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Today, less than 42 hours before we say goodbye to the Langseth and all its scientific glory, we shot frozen grapefruits and toilet paper out of a Sonabuoy launcher. Hearing the news, I couldn’t help but think I was back at sleepaway camp playing a game of telephone:
“We’re launching WHAT off the side of the ship? Grapefruits, yes, I thought that’s what you said… you DID say frozen toilet paper? Right… and why is it frozen? So it doesn’t light on fire? But didn’t Rob say something about lighter fluid? Ok… and, sorry, one last question… why?”
All these questions were answered either by Donna, our chief scientist (very respectable position, thank you very much) or Rob, the otherwise very authoritative and professional tech in charge. Case in point: his shirt today read “Caution. I have decided to put myself in charge.” Both wore a mixture of guilt and glee as they twiddled their thumbs a la Mr. Burns from the Simpsons.
Instead of toilet paper, the launcher is officially used to shoot buoys off of the side of the ship. Sonabuoys are, in Andy’s words, “the poor man’s OBS” or ocean bottom seismometer. OBS’s were used on the first part of this cruise prior to the undergraduates’ arrival and streamer deployment. Dropped to the ocean floor in a yellow, bulbous box-looking thing, OBS’s use hydrophones to receive waves from the ship’s airguns that have traveled much farther and deeper than can be detected by the streamers themselves. The OBS’s therefore allow us to image much deeper parts of the Earth’s crust, adding on to the more detailed but shallower data from the streamers.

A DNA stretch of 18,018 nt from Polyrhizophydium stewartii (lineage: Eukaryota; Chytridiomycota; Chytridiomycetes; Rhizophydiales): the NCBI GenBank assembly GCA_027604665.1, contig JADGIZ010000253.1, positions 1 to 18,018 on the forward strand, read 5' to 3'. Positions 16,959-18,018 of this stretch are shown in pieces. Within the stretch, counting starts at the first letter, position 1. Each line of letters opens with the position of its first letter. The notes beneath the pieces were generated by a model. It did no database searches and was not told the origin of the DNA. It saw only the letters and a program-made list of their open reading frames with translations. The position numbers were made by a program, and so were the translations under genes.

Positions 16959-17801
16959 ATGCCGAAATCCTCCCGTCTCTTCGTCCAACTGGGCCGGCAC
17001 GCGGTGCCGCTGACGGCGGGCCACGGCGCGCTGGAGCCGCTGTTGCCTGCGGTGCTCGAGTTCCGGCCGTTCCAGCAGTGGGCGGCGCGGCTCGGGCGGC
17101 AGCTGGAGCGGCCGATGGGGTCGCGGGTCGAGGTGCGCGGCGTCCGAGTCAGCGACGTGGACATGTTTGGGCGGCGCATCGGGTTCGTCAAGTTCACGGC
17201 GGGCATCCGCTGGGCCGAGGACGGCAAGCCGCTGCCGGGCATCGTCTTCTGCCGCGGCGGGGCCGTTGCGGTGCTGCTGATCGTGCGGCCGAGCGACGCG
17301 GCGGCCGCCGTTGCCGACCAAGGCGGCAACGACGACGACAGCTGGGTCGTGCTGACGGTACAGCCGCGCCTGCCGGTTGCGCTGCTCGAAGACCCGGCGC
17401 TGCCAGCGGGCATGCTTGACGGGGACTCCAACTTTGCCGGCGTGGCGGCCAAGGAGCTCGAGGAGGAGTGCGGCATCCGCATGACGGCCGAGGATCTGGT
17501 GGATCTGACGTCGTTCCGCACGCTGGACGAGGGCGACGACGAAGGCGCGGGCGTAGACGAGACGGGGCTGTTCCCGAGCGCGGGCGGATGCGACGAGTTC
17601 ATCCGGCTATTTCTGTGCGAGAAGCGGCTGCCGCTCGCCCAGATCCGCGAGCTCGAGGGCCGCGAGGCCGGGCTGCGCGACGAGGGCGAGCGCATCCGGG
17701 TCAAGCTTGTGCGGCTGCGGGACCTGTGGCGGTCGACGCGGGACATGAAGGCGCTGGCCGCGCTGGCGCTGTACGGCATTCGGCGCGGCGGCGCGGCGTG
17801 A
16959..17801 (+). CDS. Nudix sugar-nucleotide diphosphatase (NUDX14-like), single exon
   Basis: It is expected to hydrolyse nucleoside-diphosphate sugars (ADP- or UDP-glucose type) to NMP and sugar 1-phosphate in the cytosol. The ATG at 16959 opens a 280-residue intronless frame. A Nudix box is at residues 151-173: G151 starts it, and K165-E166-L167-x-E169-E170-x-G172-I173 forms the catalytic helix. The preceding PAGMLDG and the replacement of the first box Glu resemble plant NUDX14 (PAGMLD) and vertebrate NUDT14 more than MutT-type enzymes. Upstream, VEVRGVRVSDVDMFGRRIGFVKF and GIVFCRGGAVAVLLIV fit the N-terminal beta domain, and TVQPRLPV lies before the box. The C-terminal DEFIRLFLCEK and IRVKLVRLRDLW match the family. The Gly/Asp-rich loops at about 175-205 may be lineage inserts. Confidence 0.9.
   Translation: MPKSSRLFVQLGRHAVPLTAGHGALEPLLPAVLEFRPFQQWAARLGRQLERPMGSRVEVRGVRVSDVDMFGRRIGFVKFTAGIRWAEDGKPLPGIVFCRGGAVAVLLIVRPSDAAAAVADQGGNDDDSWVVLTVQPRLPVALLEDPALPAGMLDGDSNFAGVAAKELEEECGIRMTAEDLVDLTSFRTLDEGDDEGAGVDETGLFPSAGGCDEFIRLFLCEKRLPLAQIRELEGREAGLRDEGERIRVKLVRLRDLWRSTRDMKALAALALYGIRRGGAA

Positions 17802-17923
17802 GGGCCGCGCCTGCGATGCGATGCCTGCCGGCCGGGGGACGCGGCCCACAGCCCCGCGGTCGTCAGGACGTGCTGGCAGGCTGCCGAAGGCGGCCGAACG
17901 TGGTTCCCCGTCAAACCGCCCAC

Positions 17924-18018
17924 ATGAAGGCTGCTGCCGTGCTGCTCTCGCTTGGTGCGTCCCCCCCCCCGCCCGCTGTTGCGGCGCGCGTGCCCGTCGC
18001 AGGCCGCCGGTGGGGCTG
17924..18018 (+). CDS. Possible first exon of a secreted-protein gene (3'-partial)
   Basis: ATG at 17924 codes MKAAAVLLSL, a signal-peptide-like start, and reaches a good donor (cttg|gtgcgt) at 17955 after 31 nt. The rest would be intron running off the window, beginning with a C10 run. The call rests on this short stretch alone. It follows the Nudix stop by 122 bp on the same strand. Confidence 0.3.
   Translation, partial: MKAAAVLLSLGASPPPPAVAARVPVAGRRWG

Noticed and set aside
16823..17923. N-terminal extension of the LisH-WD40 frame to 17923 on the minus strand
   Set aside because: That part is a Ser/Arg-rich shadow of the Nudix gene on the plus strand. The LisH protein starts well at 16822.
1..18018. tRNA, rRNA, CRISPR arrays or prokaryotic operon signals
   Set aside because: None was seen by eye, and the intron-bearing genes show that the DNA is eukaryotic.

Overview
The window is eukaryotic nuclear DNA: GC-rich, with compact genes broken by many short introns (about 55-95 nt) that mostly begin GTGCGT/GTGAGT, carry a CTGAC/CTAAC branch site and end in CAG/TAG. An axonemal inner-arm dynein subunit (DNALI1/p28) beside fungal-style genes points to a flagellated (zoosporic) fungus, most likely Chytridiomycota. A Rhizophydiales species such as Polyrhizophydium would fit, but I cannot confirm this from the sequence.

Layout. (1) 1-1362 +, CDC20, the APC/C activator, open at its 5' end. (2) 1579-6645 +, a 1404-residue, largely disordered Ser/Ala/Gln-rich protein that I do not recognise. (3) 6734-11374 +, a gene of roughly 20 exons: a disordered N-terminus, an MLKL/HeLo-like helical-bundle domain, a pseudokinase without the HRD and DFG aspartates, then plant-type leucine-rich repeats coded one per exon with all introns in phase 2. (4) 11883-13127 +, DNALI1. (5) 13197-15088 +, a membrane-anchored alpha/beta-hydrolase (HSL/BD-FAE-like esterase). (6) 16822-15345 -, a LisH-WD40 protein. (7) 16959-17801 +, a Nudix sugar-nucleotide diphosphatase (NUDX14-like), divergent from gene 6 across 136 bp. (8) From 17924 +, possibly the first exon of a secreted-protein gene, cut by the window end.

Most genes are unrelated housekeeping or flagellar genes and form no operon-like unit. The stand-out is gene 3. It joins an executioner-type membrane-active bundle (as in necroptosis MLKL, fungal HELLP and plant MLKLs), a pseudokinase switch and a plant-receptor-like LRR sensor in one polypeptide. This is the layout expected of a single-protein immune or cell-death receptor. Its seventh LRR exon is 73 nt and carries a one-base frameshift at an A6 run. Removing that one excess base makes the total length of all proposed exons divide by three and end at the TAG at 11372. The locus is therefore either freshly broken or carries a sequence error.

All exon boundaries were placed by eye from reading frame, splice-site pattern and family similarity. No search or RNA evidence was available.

Right, back to the toilet paper. Before OBS’s, sonabuoys would be shot from the launcher, land on the ocean floor and transmit data back to the ship. Naturally, grapefruits and toilet paper don’t quite serve the same purpose. Instead, they make a fabulous BANG, go really, really far, and in the case of toilet paper, make pretty streamers as they fall into the ocean. As Rob prepared these projectiles one by one, the rest of us, mostly PhD’s, veteran technicians, expert mechanics and other such respectable folk, watched with ridiculous amusement like pyromaniacs on the 4th of July.